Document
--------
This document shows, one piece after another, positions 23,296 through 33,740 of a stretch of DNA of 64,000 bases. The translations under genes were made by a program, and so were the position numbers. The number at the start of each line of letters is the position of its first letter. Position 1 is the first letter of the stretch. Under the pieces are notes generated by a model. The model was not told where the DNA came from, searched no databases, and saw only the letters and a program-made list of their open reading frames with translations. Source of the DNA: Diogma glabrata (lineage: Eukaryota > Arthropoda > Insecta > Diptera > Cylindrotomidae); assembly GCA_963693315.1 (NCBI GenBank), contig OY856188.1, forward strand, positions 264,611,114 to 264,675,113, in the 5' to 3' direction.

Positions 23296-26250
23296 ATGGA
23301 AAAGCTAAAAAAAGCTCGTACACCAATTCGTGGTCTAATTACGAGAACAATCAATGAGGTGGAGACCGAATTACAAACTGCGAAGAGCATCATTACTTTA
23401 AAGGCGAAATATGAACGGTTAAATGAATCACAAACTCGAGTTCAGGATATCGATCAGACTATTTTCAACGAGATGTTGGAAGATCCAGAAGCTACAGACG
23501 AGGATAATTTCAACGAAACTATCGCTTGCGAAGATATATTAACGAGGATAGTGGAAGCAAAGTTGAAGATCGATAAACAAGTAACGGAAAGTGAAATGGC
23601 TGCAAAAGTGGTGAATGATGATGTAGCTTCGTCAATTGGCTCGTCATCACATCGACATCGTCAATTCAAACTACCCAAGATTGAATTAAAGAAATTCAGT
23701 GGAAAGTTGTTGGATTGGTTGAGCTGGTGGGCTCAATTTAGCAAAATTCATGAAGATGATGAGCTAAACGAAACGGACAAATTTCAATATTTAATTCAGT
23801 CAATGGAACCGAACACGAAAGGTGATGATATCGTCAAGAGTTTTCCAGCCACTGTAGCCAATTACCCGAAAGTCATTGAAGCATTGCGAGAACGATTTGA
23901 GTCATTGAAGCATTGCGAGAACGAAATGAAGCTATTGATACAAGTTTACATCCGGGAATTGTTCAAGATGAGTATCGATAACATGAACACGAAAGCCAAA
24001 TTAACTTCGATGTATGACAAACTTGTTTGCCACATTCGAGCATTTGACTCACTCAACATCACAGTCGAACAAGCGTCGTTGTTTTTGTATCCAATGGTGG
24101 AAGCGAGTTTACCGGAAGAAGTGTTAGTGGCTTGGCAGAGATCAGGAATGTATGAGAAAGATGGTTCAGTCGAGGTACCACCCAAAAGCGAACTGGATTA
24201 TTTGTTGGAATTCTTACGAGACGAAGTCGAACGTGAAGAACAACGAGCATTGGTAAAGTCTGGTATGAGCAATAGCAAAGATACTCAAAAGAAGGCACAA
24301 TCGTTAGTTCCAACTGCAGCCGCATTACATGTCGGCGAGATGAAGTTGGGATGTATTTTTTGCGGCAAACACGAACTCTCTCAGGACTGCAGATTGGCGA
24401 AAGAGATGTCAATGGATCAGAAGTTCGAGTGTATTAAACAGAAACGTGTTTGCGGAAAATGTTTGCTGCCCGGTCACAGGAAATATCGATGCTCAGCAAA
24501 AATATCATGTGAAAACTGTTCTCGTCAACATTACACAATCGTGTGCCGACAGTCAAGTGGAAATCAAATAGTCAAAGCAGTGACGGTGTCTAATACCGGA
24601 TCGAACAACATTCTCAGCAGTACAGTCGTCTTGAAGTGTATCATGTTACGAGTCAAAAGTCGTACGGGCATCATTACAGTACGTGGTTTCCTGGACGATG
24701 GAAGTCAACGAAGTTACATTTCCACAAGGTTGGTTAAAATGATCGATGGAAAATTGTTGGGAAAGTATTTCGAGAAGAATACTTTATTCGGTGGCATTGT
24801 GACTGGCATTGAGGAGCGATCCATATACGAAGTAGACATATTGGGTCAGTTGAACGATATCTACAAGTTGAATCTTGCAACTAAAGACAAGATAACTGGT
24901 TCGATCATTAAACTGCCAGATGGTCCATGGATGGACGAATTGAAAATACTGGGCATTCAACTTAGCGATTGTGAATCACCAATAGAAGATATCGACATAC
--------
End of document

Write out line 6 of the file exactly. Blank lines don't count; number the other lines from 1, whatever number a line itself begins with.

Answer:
23501 AGGATAATTTCAACGAAACTATCGCTTGCGAAGATATATTAACGAGGATAGTGGAAGCAAAGTTGAAGATCGATAAACAAGTAACGGAAAGTGAAATGGC